Luke Grimes Addresses Double Standards for ‘Yellowstone’ & His Approach to Country Music

Luke Grimes knows what people think about Yellowstone. Some viewers see ranchers and cowboy hats and think the neo-Western has certain political leanings. In some ways, it does buy into an image of hardworking rural men that is essentially tired and overdone. This idea of machismo and violence being the only way to settle scores—though it does make for riveting television. Yellowstone may have its flaws. Yet, Grimes wants people to know that it doesn’t have to be overtly political one way or another.

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Speaking recently with The Independent, Grimes addressed the critics who describe the show as a “conservative fantasy.” He shared his thoughts about how characters are portrayed in other shows.

“I think a lot of people see a cowboy hat and a horse and they think, ‘Oh, that’s not for me, those people believe differently,'” he began. “And it’s almost like they take these flawed characters in the show and chalk it up to some sort of weird belief that they’ve put on them.”

Essentially, Grimes claims that the characters on Yellowstone may be flawed on purpose, but some critics aren’t picking up on that fact. He then called attention to a character on Succession who is also flawed on purpose, calling out the double standard.

“Meanwhile, you can have a terrible person like [Succession’s] Logan Roy, who lives in an apartment in Manhattan, and that’s fine. That guy’s a total piece of s–t. But that’s okay,” said Grimes. He added, “I just don’t understand why that has to immediately equal some political belief. And I don’t think it does.”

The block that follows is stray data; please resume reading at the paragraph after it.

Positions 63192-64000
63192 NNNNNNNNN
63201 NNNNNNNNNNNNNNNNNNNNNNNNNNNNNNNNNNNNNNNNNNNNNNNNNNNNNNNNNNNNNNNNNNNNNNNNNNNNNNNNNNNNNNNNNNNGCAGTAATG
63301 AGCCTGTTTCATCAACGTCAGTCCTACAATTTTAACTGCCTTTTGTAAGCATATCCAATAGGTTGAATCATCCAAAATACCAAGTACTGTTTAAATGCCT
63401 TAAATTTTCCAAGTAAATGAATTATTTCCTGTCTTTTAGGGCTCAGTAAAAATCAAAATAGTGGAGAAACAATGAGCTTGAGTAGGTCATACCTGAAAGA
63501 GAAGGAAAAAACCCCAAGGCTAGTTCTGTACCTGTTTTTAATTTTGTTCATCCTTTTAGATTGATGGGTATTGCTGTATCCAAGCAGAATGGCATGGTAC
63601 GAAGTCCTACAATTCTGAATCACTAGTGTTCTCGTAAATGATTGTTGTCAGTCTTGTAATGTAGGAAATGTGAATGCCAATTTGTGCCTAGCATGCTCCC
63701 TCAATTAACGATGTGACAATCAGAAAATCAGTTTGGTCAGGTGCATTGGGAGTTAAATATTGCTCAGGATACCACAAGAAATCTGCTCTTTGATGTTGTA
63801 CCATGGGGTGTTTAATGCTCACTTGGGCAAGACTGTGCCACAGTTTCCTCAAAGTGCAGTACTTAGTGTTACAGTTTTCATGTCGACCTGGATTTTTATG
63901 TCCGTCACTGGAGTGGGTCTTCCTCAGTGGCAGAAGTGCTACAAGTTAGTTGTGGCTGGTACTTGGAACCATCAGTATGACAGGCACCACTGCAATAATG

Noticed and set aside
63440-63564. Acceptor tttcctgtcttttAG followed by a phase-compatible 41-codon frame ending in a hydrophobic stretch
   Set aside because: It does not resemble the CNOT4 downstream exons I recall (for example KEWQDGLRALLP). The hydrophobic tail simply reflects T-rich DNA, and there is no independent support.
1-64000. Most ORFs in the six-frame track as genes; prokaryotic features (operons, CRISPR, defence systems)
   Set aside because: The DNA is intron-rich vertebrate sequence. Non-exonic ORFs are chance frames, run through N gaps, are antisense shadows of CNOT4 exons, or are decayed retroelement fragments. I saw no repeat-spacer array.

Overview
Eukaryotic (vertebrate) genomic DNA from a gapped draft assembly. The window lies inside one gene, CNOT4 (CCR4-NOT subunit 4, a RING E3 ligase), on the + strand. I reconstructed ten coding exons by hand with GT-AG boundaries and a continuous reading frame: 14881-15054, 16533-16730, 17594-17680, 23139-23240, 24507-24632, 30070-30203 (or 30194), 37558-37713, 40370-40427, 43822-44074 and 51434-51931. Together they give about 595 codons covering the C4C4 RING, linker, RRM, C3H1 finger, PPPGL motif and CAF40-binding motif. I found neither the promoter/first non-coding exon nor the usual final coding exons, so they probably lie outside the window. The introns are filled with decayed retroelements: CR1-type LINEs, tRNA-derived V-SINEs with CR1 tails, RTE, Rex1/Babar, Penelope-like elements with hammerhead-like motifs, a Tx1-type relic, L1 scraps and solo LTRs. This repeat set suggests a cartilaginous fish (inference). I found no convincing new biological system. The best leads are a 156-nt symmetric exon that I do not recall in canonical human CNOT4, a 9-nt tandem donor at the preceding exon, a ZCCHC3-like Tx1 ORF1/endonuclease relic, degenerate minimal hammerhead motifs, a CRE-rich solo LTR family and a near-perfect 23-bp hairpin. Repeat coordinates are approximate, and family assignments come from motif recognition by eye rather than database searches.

[RELATED: How The Death of Luke Grimes’ Father Fueled the ‘Yellowstone’ Star to Make His Country Music Dream a Reality]

Luke Grimes on How He Approached Making Country Music

Luke Grimes also talked about his country music and how he doesn’t feel the need to get political. He recently released his debut full-length self-titled album and is performing at Stagecoach this weekend (April 26). His music is mostly personal, with songs like “Oh, Ohio” exploring his relationship with his hometown of Dayton.

“It doesn’t concern me personally because I don’t feel the need to get super political with my own music,” said Grimes. “If listening to music was like looking at the news, then I would never f—ing do it.”

Featured Image by Emerson Miller for Paramount Network

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